UPDATE: Lansing casino controversy
|By Berl Schwartz and Andy Balaskovitz|
Rossman-McKinney resigns from LEDC board
Wednesday, Feb. 22 – Public relations executive Kelly Rossman-McKinney resigned from the Lansing Economic Development Corp. board today following a request by Mayor Virg Bernero, who claims she has a “conflict of interest” in the proposed Lansing casino.
“I have never been motivated by anything less than the city’s best interest in my service to the Lansing Economic Development Corp. board. So after thoughtful review of my business connections, I decided to recuse myself from a vote on the casino issue in the appropriate public setting,” Rossman said in a statement. “The mayor has made wildly speculative comments about my motivations, but I believe most people understand those comments to be more a reflection of his desperation to build a casino than of my intentions. I look forward to serving the city in the future.”
Rossman-McKinney recused herself today when the board voted on aspects of the proposed casino that the Sault Ste. Marie Tribe of Chippewa Indians and the Bernero administration want to build next to the Lansing Center.
The "irony" is Rossman-McKinney ended up voting for the administration proposal, Rossman-McKinney said in an interview recorded today for tonight's City Pulse radio show. Tune in to "City Pulse on the Air" on the IMPACT 89FM at 7 tonight to hear the interview.
Bernero said in a telephone interview that Rossman-McKinney disclosed at this morning’s EDC board meeting that she had worked for the Sault Ste. Marie Tribe. Rossman-McKinney said a previous company of hers, Rossman Martin & Associates, had represented the tribe and also the Greektown casino that the tribe operated until it went bankrupt.
Rossman-McKinney also said that was eight years ago, before she formed The Rossman Group, a company she dissolved to become partners with John Truscott in TruscottRossman, her current firm.
Bernero also said TruscottRossman was “rejected” by the tribe to represent it currently and that it was also “approached by the Greektown casino.”
It was “quite a revelation,” Bernero said of today’s meeting, which he said he attended.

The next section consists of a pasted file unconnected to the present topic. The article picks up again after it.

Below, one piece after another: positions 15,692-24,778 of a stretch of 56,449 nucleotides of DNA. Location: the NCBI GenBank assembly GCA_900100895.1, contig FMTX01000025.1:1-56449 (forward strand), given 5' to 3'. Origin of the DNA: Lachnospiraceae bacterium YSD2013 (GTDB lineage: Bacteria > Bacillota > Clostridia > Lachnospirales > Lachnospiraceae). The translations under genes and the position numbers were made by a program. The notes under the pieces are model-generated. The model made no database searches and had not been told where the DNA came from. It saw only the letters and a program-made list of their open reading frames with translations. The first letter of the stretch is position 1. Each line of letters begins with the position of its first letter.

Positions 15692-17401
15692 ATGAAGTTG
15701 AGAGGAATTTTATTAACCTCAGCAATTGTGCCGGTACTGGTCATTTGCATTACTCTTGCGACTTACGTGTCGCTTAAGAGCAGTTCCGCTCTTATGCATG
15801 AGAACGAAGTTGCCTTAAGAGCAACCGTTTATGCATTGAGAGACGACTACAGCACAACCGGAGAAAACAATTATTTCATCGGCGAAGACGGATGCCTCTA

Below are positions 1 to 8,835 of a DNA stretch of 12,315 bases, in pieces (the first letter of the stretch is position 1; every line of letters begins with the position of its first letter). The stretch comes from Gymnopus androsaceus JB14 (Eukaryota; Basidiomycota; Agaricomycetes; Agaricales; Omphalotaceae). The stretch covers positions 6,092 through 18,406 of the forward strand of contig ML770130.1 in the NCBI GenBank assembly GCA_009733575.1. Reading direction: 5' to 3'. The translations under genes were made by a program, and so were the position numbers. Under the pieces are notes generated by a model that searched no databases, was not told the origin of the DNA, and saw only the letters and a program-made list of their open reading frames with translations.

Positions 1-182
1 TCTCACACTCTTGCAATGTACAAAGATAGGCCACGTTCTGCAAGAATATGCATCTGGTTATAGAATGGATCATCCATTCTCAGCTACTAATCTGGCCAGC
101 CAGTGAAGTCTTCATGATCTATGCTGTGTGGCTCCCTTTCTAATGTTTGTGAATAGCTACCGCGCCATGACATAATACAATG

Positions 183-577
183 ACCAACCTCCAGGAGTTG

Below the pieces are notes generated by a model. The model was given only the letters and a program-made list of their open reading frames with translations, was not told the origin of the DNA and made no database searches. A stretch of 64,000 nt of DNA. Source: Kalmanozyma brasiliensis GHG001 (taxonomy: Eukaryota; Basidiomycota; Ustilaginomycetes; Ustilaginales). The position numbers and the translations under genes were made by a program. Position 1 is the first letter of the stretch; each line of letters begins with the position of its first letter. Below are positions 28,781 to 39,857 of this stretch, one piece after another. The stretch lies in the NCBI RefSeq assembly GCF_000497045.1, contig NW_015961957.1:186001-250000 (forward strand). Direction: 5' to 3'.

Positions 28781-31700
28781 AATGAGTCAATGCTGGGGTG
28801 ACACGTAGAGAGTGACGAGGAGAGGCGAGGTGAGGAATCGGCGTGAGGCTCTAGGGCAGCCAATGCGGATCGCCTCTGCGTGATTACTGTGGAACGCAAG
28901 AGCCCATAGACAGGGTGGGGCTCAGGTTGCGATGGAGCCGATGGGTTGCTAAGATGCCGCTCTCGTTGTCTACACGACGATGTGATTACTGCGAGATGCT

He said “being considered and rejected could be sour grapes,” referring to 39 questions she posed today about the casino proposal.
He also called the disclosures “astounding” given Rossman-McKinney’s position of “demanding full disclosure” by officials and investors on the casino proposal. “She doesn’t practice it,” adding she “practically delivered an interrogatory” to City Attorney Brig Smith at this morning’s EDC meeting.
According to media reports, the EDC board voted 6-0 this morning to support a development agreement between the city, the tribe and the casino developers, Lansing Future LLC. The board’s vote also allows the EDC to proceed with selling a parcel of property at the northwest corner of Cedar Street and Michigan Avenue to be used as a temporary casino, which the EDC owns, the Lansing State Journal reported.
Rossman-McKinney said Truscott had an informal conversation with Bill Martines, one of the principals in Lansng Future LCC.
Rossman-McKinney said, “I really don’t believe I have a conflict.” However, she said she realized in conversations yesterday with EDC officials that her experience with the tribe and the Greektown casino could be perceived as such.
Bernero and Rossman-McKinney had a dust-up after he canceled a city contract with her. Rossman-McKinney he did so because she helped Councilwoman Carol Wood, a political enemy of Bernero, with her mother's funeral after she was murdered. Bernero spokesman Randy Hannan denied there was any connection.
Then a month ago, Rossman-McKinney told City Pulse she was "stunned" when the mayor referred to a casino opponent a "piece of crap" at his annual preview breakfast for his 2012 State of the City Address.